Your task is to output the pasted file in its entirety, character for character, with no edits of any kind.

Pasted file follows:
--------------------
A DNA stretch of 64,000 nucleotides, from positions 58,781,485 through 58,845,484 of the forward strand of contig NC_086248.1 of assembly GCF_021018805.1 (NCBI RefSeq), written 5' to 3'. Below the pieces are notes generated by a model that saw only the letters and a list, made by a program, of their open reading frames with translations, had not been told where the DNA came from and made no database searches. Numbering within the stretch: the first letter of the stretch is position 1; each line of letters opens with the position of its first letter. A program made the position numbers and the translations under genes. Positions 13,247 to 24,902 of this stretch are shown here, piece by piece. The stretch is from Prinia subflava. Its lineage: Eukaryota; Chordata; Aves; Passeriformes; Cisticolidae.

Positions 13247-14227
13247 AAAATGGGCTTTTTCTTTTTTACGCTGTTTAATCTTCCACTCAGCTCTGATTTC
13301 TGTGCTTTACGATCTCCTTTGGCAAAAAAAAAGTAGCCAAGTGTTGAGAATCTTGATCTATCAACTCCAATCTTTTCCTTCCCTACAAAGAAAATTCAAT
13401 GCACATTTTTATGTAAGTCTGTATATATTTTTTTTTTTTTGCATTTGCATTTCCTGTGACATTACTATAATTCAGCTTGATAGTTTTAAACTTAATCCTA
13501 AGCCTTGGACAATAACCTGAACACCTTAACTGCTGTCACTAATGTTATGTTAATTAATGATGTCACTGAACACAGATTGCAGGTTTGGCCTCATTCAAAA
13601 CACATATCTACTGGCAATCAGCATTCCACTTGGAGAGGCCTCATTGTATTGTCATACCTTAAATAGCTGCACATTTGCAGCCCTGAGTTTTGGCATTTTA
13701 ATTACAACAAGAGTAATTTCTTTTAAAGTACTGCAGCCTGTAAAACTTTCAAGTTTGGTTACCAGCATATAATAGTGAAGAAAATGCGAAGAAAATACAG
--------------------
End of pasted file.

A DNA stretch of 64,000 nucleotides, from positions 58,781,485 through 58,845,484 of the forward strand of contig NC_086248.1 of assembly GCF_021018805.1 (NCBI RefSeq), written 5' to 3'. Below the pieces are notes generated by a model that saw only the letters and a list, made by a program, of their open reading frames with translations, had not been told where the DNA came from and made no database searches. Numbering within the stretch: the first letter of the stretch is position 1; each line of letters opens with the position of its first letter. A program made the position numbers and the translations under genes. Positions 13,247 to 24,902 of this stretch are shown here, piece by piece. The stretch is from Prinia subflava. Its lineage: Eukaryota; Chordata; Aves; Passeriformes; Cisticolidae.

Positions 13247-14227
13247 AAAATGGGCTTTTTCTTTTTTACGCTGTTTAATCTTCCACTCAGCTCTGATTTC
13301 TGTGCTTTACGATCTCCTTTGGCAAAAAAAAAGTAGCCAAGTGTTGAGAATCTTGATCTATCAACTCCAATCTTTTCCTTCCCTACAAAGAAAATTCAAT
13401 GCACATTTTTATGTAAGTCTGTATATATTTTTTTTTTTTTGCATTTGCATTTCCTGTGACATTACTATAATTCAGCTTGATAGTTTTAAACTTAATCCTA
13501 AGCCTTGGACAATAACCTGAACACCTTAACTGCTGTCACTAATGTTATGTTAATTAATGATGTCACTGAACACAGATTGCAGGTTTGGCCTCATTCAAAA
13601 CACATATCTACTGGCAATCAGCATTCCACTTGGAGAGGCCTCATTGTATTGTCATACCTTAAATAGCTGCACATTTGCAGCCCTGAGTTTTGGCATTTTA
13701 ATTACAACAAGAGTAATTTCTTTTAAAGTACTGCAGCCTGTAAAACTTTCAAGTTTGGTTACCAGCATATAATAGTGAAGAAAATGCGAAGAAAATACAG